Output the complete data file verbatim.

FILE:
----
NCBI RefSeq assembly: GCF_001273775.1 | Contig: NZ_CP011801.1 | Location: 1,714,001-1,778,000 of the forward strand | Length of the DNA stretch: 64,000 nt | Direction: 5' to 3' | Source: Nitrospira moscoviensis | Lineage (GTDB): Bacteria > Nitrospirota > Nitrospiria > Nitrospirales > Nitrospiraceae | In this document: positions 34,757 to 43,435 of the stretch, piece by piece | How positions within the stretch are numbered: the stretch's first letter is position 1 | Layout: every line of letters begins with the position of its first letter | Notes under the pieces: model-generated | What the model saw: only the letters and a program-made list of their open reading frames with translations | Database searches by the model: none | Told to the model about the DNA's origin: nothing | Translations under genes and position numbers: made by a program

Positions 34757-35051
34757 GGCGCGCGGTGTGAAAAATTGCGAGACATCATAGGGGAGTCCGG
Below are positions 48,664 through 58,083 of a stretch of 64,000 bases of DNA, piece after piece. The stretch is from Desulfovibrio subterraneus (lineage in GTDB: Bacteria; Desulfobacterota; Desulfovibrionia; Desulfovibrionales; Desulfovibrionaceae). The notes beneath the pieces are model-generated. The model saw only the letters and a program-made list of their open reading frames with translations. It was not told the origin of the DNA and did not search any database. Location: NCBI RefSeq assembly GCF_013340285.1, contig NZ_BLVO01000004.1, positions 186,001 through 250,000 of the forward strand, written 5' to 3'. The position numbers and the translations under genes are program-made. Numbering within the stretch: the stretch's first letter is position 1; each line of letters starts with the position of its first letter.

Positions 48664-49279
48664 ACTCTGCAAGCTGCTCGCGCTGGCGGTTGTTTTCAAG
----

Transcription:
NCBI RefSeq assembly: GCF_001273775.1 | Contig: NZ_CP011801.1 | Location: 1,714,001-1,778,000 of the forward strand | Length of the DNA stretch: 64,000 nt | Direction: 5' to 3' | Source: Nitrospira moscoviensis | Lineage (GTDB): Bacteria > Nitrospirota > Nitrospiria > Nitrospirales > Nitrospiraceae | In this document: positions 34,757 to 43,435 of the stretch, piece by piece | How positions within the stretch are numbered: the stretch's first letter is position 1 | Layout: every line of letters begins with the position of its first letter | Notes under the pieces: model-generated | What the model saw: only the letters and a program-made list of their open reading frames with translations | Database searches by the model: none | Told to the model about the DNA's origin: nothing | Translations under genes and position numbers: made by a program

Positions 34757-35051
34757 GGCGCGCGGTGTGAAAAATTGCGAGACATCATAGGGGAGTCCGG
Below are positions 48,664 through 58,083 of a stretch of 64,000 bases of DNA, piece after piece. The stretch is from Desulfovibrio subterraneus (lineage in GTDB: Bacteria; Desulfobacterota; Desulfovibrionia; Desulfovibrionales; Desulfovibrionaceae). The notes beneath the pieces are model-generated. The model saw only the letters and a program-made list of their open reading frames with translations. It was not told the origin of the DNA and did not search any database. Location: NCBI RefSeq assembly GCF_013340285.1, contig NZ_BLVO01000004.1, positions 186,001 through 250,000 of the forward strand, written 5' to 3'. The position numbers and the translations under genes are program-made. Numbering within the stretch: the stretch's first letter is position 1; each line of letters starts with the position of its first letter.

Positions 48664-49279
48664 ACTCTGCAAGCTGCTCGCGCTGGCGGTTGTTTTCAAG